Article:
You can teach anything with a whiteboard. . .or before that, a blackboard. And before that, well, I am old but not that old.
Moodle is not a replacement for teachers, but rather a tool for teachers. It enables organisation of courses, discussion between students and teachers, resources to be shared in a variety of formats. Am I surprised that electronic-only courses have lower completion rates? No. But properly used, technology can enhance the learning experience for students, not replace it.
The first thing I ask when introducing something new into my teaching is "is this going to benefit the students?" If it is, I will give it a go. If it doesn't pan out, then hey, part of reflective practice is working out what works and what doesn't.
I pretty much agree with you Matt - an effective teacher is one with or without the technology, but that doesn't mean the technology is something we should blame or avoid.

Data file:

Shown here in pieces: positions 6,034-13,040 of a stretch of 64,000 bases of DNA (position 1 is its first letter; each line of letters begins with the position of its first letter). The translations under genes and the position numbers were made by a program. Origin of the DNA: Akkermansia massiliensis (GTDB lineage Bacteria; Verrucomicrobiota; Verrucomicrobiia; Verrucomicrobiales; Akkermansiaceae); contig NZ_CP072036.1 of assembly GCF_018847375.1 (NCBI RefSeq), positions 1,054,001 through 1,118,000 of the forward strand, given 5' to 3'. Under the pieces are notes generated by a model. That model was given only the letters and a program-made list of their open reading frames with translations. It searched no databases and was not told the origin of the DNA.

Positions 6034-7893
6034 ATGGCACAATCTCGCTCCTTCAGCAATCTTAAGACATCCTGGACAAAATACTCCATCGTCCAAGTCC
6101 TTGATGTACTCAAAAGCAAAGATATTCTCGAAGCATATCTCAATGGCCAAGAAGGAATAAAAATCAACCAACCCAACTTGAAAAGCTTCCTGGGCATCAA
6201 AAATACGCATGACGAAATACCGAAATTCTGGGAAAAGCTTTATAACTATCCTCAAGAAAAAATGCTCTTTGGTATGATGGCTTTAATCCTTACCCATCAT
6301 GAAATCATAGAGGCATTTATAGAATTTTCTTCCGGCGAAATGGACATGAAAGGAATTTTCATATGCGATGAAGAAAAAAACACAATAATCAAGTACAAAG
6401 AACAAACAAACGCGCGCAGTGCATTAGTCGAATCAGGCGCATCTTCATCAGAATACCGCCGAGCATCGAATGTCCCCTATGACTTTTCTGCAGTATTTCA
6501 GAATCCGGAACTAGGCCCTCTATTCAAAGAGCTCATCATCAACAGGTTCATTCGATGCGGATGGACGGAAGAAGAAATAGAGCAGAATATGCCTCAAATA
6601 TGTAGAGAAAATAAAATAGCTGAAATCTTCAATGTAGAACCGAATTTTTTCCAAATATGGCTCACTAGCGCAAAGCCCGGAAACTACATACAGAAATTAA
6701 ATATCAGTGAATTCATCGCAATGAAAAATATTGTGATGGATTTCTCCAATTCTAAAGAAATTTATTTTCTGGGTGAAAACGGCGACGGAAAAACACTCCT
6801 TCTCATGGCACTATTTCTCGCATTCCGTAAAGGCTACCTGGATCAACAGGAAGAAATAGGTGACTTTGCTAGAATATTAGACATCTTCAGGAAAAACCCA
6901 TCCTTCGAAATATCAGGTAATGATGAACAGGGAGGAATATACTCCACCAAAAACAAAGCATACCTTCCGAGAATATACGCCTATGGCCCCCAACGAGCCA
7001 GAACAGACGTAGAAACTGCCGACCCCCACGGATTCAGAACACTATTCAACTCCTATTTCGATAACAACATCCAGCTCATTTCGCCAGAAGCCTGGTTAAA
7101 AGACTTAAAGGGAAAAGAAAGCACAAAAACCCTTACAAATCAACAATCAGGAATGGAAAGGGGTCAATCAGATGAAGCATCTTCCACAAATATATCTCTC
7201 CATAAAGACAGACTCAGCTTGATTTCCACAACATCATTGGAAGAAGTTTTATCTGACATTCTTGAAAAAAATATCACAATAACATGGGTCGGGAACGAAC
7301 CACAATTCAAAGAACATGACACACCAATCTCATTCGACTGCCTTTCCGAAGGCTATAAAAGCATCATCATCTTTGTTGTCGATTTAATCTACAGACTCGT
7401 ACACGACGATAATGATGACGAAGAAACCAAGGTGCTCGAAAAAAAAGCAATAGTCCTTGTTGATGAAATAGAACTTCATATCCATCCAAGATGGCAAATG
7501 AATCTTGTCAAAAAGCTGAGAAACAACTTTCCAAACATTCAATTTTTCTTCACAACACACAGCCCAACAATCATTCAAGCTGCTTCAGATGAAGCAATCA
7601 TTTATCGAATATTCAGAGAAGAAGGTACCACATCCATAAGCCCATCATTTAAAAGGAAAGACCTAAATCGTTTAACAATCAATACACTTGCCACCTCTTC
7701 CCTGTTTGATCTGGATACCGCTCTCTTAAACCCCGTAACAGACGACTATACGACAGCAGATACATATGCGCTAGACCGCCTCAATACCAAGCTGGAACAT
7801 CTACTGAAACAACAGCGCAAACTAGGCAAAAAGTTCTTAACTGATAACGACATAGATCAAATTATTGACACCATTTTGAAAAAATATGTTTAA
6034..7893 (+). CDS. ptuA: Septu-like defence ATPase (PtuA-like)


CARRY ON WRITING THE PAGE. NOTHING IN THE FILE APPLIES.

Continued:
I remember particiapting in a discussion where the question arose, "What is technology? How do we define it?" Someone came up with the answer,
"It's whatever was invented after we were born."
Pencils and affordable paper were new technology once.
Socrates(?) lamented the invention of writing. Thought it detracted from the essence of learning which he saw as in the dialogue between learners and teacher.
Let's not limit our perspectives to IT.
Mastering a technique or technology usually makes the difference on how useful is to us. However we also tend to re-create what we have done through different mediums, as opposed to rethink the whole perspective of teaching.
This is what seymour papert discussed onc, about, 'we dont have a pencil room', why do we have a 'computer room'?
Also criticizing that since computers where invented, a computer room make sense because economical reasons and also, teaching teachers how to use it.
Magisterial (school for teachers) have been widely criticized for not properly training teachers to teach with technology. Which means that they will see 'traditional techniques' before 'technological techniques'.